But what really got me was when we started talking about the Canadian model – interestingly, our presenter was a Canadian, living in the US for the last 15 years. He debunked the myth that people wait years for needed surgery in Canada. The same guy whose views I took issue with above said that in Canada the health care is free but the beer is really expensive. He said, “I’d rather have a cheap six-pack than a heart transplant.” Now listen, he was trying to be funny, but come on. Ask anyone on the street if they’d rather have a beer or a heart transplant, and chances are only those who need heart transplants are going to opt for the second choice. Even if you don’t like beer… The point is, that if you need a heart transplant, you should be able to have one without worrying about losing your life savings, or dying without the care you need. And yeah, go on and tax the unhealthy things to pay for the healthcare. Makes sense to me!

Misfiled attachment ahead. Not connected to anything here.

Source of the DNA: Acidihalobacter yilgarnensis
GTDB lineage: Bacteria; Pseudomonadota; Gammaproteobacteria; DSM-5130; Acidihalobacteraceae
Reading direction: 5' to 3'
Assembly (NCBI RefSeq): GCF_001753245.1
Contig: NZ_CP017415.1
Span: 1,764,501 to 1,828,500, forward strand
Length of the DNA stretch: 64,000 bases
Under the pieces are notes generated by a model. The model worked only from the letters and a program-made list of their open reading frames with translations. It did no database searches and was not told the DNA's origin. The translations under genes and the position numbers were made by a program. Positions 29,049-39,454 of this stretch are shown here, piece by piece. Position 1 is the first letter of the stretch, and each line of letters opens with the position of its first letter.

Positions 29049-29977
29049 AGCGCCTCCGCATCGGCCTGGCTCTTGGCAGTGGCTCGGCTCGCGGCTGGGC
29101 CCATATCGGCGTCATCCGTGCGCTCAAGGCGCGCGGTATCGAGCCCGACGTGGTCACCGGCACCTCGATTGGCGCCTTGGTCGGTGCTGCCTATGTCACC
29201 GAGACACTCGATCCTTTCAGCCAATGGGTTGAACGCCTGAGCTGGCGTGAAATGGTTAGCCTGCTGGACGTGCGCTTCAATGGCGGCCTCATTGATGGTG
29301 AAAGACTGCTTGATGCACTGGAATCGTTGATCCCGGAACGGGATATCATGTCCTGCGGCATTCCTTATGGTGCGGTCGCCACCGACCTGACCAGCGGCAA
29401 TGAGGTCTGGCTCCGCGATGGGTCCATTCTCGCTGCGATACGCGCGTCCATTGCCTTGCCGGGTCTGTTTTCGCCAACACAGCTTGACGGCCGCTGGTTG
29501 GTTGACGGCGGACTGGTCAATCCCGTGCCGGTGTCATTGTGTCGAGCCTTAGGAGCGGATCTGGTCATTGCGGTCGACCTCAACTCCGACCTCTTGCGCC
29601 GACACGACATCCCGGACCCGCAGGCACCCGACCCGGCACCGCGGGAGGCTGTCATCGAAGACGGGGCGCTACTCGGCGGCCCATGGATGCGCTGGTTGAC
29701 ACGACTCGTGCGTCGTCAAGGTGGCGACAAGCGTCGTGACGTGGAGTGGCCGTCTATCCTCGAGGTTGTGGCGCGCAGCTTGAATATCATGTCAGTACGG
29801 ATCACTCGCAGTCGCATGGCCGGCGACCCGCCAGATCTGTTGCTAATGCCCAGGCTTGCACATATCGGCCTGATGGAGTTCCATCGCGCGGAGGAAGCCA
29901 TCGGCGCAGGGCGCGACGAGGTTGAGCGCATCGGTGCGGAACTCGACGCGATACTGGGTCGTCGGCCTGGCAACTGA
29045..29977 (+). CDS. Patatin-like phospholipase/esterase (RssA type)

- Megan

Hit in the head image courtesy of Pawel Loj.

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Posted in Advocacy, Current Affairs, Rant | Comments (4)

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  • Parin of Sparkling With Crystals

    I feel bad about all this. I’ve felt bad about it since I worked for Blue Cross and Blue Shield.

    Blue Cross and Blue Shield in our state is not-for-profit–all money above expenses must be returned to the corporation to reduce premiums. It varies by state though. We got training in how it all works back when I worked for them.

    I believe that you and I have common ground with the belief that the medical industry’s profit is a problem.